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Who had then newly fet a Song of mine,
in the Year 1635.

ERSE makes Heroic virtue live;


But you can life to verses give.

As when in open air we blow,

The breath (though strain'd) sounds flat and low::
But if a trumpet take the blast,

It lifts it high, and makes it last:
So in your Airs our Numbers drest,
Make a fhrill fally from the breast
Of nymphs, who finging what we pen'd,
Our paffions to themselves commend ;
While Love, victorious with thy art,
Governs at once their voice and heart.

You, by the help of tune and time,
Can make that Song, which was but Rhyme
Noy * pleading, no man doubts the cause;
Or questions verfes fet by Lawes.

As a church-window, thick with paint,.
Lets in a light but dim and faint:
So others, with divifion, hide
The light of fenfe, the Poets' pride:
But you alone may truly boast
That not a fyllable is loft:

The writer's and the fetter's skill
At once the ravish'd ears do fill.

*The Attorney General..


Let thofe which only warble long,

And gargle in their throats a song,
Content themselves with Ut, Re, Mi:
Let words and fenfe be fet by thee.

TO SIR WILLIAM D'AVENANT, Upon his Two Firft Books of GONDIBERT, written in FRANCE.


HUS the wife nightingale, that leaves her home, Her native wood, when storms and winter come; Pursuing constantly the chearful spring,

To foreign groves does her old music bring.

The drooping Hebrews' banish'd harps, unftrung At Babylon, upon the willows hung: Yours founds aloud, and tells us you excel No lefs in courage, than in finging well; While, unconcern'd, you let your country know, They have impoverish'd themselves, not you: Who, with the Mufes' help, can mock those fates Which threaten kingdoms, and diforder ftates. So Ovid, when from Cæfar's rage he fled, The Roman Mufe to Pontus with him led: Where he fo fung, that we, through pity's glass, See Nero milder than Auguftus was.

Hereafter fuch, in thy behalf, shall be

Th' indulgent cenfure of pofterity.

To banish those who with fuch art can fing,
Is a rude crime, which its own curfe doth bring:
Ages to come fhall ne'er know how they fought,
Nor how to love their prefent youth be taught.


This to thyself.-Now to thy matchless book:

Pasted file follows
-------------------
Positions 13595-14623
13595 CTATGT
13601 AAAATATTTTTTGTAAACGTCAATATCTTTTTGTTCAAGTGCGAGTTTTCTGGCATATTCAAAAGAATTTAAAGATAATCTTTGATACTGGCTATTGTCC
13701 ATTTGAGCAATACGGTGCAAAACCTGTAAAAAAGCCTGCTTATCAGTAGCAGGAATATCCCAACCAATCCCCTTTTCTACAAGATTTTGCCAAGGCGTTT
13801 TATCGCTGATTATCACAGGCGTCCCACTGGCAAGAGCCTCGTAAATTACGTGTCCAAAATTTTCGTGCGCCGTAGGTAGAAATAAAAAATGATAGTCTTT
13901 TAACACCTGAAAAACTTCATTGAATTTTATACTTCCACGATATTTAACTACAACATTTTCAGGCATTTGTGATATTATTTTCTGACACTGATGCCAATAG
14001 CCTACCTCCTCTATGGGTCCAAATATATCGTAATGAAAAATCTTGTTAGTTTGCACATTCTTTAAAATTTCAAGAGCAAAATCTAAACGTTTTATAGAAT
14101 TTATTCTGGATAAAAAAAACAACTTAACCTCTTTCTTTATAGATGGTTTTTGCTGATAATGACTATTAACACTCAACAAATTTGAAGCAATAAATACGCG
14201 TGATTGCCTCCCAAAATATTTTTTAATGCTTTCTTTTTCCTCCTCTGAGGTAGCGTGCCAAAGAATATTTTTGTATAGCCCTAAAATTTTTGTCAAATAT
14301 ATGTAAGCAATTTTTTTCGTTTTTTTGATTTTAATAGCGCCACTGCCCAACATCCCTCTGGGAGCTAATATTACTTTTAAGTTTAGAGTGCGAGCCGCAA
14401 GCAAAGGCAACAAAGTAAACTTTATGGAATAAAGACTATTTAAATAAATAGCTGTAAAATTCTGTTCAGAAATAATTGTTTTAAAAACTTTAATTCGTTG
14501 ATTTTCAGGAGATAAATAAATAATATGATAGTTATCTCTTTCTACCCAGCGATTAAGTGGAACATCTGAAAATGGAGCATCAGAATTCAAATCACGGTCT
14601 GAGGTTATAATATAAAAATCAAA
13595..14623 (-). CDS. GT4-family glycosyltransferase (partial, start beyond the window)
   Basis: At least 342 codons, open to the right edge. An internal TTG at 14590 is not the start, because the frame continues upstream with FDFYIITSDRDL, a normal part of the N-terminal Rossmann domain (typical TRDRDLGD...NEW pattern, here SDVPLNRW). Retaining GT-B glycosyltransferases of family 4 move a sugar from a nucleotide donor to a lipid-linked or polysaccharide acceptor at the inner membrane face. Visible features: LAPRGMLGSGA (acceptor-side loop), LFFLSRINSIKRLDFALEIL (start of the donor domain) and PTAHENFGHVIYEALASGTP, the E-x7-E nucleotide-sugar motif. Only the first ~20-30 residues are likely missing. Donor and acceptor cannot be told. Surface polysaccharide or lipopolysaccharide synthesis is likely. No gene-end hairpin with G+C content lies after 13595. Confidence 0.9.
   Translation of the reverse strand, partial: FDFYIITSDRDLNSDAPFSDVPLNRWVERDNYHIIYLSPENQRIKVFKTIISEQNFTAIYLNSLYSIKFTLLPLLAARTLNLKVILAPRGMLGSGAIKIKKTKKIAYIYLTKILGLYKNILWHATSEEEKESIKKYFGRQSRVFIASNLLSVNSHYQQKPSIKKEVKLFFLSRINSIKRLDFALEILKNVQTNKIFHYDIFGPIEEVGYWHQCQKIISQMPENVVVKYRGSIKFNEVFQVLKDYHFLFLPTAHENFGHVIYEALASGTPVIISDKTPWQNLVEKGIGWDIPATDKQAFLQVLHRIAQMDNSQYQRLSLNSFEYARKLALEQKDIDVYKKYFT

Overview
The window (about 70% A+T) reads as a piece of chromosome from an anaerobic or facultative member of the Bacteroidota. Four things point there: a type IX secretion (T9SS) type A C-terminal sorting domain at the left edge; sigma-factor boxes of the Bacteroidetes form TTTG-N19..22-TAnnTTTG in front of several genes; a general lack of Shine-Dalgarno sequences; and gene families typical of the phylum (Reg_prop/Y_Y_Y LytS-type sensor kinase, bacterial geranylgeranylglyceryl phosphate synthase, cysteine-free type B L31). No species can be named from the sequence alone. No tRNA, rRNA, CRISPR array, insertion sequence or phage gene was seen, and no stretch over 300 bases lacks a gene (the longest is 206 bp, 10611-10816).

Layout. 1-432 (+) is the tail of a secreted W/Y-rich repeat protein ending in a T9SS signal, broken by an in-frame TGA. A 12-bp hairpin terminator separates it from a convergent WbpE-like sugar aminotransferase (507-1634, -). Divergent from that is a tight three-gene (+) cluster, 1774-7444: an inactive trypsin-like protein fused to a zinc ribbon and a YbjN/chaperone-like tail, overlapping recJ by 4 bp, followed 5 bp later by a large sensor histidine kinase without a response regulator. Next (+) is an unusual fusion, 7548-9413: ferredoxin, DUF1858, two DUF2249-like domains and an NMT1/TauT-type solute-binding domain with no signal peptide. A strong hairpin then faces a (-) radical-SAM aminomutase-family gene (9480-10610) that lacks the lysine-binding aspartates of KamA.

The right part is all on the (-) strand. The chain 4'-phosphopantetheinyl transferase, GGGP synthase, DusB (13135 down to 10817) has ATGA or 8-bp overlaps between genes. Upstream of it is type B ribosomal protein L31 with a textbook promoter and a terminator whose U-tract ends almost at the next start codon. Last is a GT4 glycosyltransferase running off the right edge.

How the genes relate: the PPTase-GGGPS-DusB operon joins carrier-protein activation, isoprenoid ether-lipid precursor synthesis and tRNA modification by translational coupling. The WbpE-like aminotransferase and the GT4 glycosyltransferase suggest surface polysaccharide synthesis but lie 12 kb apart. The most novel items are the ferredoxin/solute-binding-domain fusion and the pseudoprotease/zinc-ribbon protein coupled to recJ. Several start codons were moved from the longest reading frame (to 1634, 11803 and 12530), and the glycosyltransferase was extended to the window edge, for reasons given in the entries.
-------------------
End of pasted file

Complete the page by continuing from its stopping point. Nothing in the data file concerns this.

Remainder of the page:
Wherein thofe few that can with judgment look,
May find old love in pure fresh language told;
Like new-ftamp'd coin, made out of Angel-gold:
Such truth in love as th' antique world did know,
In such a style as Courts may boast of now:
Which no bold tales of Gods or monfters fwell;
But human paffions, such as with us dwell.
Man is thy theme; his virtue, or his rage,
Drawn to the life in each elaborate page.
Mars, nor Bellona, are not named here;
But fuch a Gondibert as both might fear:
Venus had here, and Hebe, been outshin'd,
By thy bright Birtha, and thy Rhodalind.
Such is thy happy fkill, and fuch the odds
Betwixt thy Worthies, and the Grecian Gods!
Whole Deities in vain had here come down,
Where mortal beauty wears the fovereign crown:
Such as, of flesh compos'd, by flesh and blood,
Though not refifted, may be understood.


HUS, by the mufic, we may know


When noble wits a-hunting go,

Through groves that on Parnaffus grow.

The Mufes all the chace adorn;
My friend on Pegasus is borne:

And young Apollo winds the horn.

Having old Gratius in the wind,
No pack of critics e'er could find,
Or he know more of his own mind.

Here huntsmen with delight may read
How to chufe dogs, for fcent or speed;
And how to change or mend the breed:
What arms to use, or nets to frame,
Wild beafts to combat, or to tame :
With all the mysteries of that game.
But, worthy friend! the face of war
In antient times doth differ far,
From what our fiery battles are.
Nor is it like, fince powder known,
That man, fo cruel to his own,
Should fpare the race of beasts alone.
No quarter now: but with the gun
Men wait in trees, from fun to fun;
And all is in a moment done.

And therefore we expect your next
Should be no comment, but a text;
To tell how modern beafts are vext.

Thus would I further yet engage
Your gentle Muse to court the age
With fomewhat of your proper rage:

Since none doth more to Phoebus owe,
Or in more languages can show
Thofe arts, which you fo early know.



To his worthy Friend Mafter EVELYN,
Upon his Translation of LUCRETIUS.

UCRETIUS (with a ftork-like fate,
Born and tranflated in a state)

Comes to proclaim in English verse,
No monarch rules the univerfe:

But chance and atoms make this ALL
In order democratical;

Where bodies freely run their course,
Without defign, or fate, or force.
And this in fuch a ftrain he fings,
As if his Mufe, with Angels' wings,
Had foar'd beyond our utmost sphere,
And other worlds difcover'd there.
For his immortal, boundless wit,
To nature does no bounds permit;
But boldly has remov'd those bars

Of heaven, and earth, and feas, and stars,
By which they were before suppos'd,

By narrow wits, to be inclos'd;

Till his free Mufe threw down the pale,
And did at once difpark them all.

So vaft this argument did feem,
That the wife author did esteem
The Roman language (which was spread
O'er the whole world, in triumph led)
A tongue too narrow to unfold

The wonders which he would have told,

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